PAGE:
Publicerat den 20 februari 2017
Now why did we decide to not only attend to the WebRTC meetup in Stockholm but also sponsor it? I myself and Connectel believe that this technology will play a huge role in the future communication not only between customers and agents but also between friends and family. The technology is already in use by several major players on the market including Facebook’s Messenger, Slack & Snapchat and is just now beginning to set foot in the customer engagement market.
As of today, there are more than 2 billion users with WebRTC capabilities and 1 PETABYTE (1 000 000 gigabyte) of data each week are sent using the Chrome DataChannel which is a part of the WebRTC API for data transfer.
The event itself took place in Stockholm with attending developers from all over the world. Including presentations from Google, Janus(A WebRTC Gateway) and Callstats.io. New ideas and seeds was planted and we look forward for the next meetup.
What is WebRTC?
WebRTC is a free, open source project which gives browsers and applications the means of real-time communication via simple APIs. The API makes it possible for developers to capture video and audio directly from the web browser without using plugins or having to setup an intermediary to handle the communication in between. Though in some more complex setups such a server or application may be needed to tackle strict firewall policies or to handle compatibility with older legacy telephones.
This technology allows us to redefine todays communication. The old legacy systems tell us to dial a number, sit through long and boring menu choices and finally be connected to an agent that have no idea of how to help me. After explaining my issue, I will then be transferred to another queue were I yet again sit happily and wait. With WebRTC we can, based on the user interaction, connect the customer directly to an agent that is qualified to give the much needed assistance, the agent answering my call may also have full access to my shopping cart and past interactions. I may even share my screen and let the agent guide me to the right product on their webpage. This is just one of several critical issues with todays customer interactions.
WebRTC relies on three APIs, each of which performs a specific function and helps the developers to fully utilize the capabilities of this technology.
In the past, browsers has been dependant on external plugins or third-party software in order to capture audio and video from the users browser. However, with HTML5 we can dump these old legacy solutions (Flash, Silverlight) for more user- & developer friendly solutions. I will not cover HTML5 in this post and for those who are interesting to see what the new HTML5 offers there are plenty of documentation online for that.
Now with the getUserMedia API we can enable and grant the browser access to the user's microphone and camera. Even though this API is used by WebRTC it is offered though and a part of HTML5.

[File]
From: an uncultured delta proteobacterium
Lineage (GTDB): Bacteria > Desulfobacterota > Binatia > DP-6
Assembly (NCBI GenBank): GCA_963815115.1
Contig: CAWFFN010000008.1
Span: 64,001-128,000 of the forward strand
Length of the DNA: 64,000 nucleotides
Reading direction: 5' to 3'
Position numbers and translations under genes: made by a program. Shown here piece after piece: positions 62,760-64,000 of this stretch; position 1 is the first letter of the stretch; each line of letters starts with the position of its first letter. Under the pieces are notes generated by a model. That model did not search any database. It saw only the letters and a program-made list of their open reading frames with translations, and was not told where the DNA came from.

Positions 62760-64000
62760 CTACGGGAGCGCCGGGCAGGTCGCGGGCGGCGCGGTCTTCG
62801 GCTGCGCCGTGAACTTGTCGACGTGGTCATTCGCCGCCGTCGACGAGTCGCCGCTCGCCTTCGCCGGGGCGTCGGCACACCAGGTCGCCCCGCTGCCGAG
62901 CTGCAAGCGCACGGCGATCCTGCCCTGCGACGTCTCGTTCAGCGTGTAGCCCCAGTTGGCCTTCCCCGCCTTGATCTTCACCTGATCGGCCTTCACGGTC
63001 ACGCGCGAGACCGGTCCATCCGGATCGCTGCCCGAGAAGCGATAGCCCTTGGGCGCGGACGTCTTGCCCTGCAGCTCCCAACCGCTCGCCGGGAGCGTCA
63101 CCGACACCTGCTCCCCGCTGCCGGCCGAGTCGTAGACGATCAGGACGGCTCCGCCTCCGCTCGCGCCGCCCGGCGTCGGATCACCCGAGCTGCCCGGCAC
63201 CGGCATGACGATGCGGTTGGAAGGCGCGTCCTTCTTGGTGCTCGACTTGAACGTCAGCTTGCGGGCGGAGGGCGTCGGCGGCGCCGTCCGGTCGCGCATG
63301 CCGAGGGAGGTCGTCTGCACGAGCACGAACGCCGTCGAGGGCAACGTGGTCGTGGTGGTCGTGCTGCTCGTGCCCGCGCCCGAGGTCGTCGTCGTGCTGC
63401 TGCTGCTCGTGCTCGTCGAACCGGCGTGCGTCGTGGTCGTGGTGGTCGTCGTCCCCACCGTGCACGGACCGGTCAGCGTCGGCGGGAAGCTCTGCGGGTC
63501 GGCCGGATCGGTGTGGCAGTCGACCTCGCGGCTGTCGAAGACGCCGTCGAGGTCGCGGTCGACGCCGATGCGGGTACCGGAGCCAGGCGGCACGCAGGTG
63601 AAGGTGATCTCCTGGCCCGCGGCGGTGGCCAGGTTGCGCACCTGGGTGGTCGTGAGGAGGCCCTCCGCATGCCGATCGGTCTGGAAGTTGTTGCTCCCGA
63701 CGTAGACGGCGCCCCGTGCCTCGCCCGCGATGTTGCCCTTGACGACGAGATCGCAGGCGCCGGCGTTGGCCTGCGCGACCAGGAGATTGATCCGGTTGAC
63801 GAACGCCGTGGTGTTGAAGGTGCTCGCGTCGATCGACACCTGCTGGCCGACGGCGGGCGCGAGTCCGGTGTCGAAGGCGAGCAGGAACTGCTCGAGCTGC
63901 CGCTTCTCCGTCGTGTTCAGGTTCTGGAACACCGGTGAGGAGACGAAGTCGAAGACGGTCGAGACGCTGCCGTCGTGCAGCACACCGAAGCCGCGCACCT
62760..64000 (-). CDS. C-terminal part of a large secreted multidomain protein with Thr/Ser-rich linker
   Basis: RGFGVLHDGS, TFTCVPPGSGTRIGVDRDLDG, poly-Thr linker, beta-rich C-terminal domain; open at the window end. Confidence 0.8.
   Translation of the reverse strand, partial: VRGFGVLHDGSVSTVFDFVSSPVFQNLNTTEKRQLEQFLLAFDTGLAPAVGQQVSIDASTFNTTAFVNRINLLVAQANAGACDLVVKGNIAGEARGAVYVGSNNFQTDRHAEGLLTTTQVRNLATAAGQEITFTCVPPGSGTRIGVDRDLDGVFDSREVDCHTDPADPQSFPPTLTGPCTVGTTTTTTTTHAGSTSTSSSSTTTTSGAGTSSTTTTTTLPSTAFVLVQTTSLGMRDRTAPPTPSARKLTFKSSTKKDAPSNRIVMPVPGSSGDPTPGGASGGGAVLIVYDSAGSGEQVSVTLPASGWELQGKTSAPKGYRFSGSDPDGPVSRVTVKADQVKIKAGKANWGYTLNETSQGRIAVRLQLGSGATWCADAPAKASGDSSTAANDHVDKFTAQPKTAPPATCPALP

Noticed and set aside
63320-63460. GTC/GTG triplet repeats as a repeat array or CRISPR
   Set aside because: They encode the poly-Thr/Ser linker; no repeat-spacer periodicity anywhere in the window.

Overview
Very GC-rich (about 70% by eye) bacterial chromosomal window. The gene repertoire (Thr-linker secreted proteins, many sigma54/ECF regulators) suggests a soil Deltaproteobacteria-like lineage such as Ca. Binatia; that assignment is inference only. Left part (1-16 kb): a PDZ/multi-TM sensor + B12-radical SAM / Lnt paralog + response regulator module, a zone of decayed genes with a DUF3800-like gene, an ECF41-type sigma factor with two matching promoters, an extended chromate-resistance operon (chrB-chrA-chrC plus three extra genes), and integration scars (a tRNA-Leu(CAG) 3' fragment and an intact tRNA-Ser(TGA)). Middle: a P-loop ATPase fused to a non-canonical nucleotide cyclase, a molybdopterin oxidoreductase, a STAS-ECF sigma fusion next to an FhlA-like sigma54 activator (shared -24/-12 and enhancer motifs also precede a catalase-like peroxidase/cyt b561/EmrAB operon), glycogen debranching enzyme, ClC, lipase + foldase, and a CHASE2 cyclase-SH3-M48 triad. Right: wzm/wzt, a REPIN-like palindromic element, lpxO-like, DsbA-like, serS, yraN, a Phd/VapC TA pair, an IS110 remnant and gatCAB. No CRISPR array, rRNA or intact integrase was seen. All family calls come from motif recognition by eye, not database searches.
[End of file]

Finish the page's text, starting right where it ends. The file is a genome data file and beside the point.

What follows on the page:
RTCPeerConnection is offered through the WebRTC API and it represent the WebRTC connection. The main objective is to handle the streaming of data between two peers. It maintains and monitor the connection and finally close it when the session is no longer needed.
When a WebRTC connection is initiated, the RTCPeerConnection helps by creating an SDP (Session Description Protocol) which will be used for NAT traversals and ICE workflow. This will in turn be sent to the receiving peer which will respond by sending back its own SDP.
With this API we can offer communication over UDP/IP which is ideal for real-time communication because of the reduced overhead that TCP/IP would create due to its package arrival guarantee.
The RTCDataChannel is another, second API provided as a part of WebRTC and it is the actual channel in which the data is sent through directly between peers. If one wish to use other channels for communication one would use for an example WebSocket but that would in most cases require a server (Example: Nginx, Asterisk, Kamailio) to handle the websocket connection and signaling. With that in mind, RTCDataChannel is designed to be similar to the WebSocket, but with peer-to-peer capabilities.
How can we use it?
The WebRTC project is a fairly young technology. The code was released by Google in 2011 and have since then been under heavy development and debate (as we would expect with most new standards). However, a question Connectel asks is how we can fully use and utilize this technology to build customer engagement solutions and help our customers to communicate with their customers in a more efficient way. It is a lot of fun to work with and develop cutting edge technologies. By looking at already existing WebRTC projects we happily embrace this project, believing that we could use this to help not only ourselves but also provide our customers with the best available means of communications.
We are looking to kill the old legacy telephone network, killing the old numbers and putting the giants out of business. We already have a couple of projects that will extend the meaning of customer engagement. For now, those projects remain a secret :-)
To answer the question, yes we believe that this is the future of online communication. Maybe WebRTC wont stick around forever but this way of interactions will, in one way or another. And if the future require us to resaddle we will do so.
Martin Nyström, IT- & Telecom Solution Specialist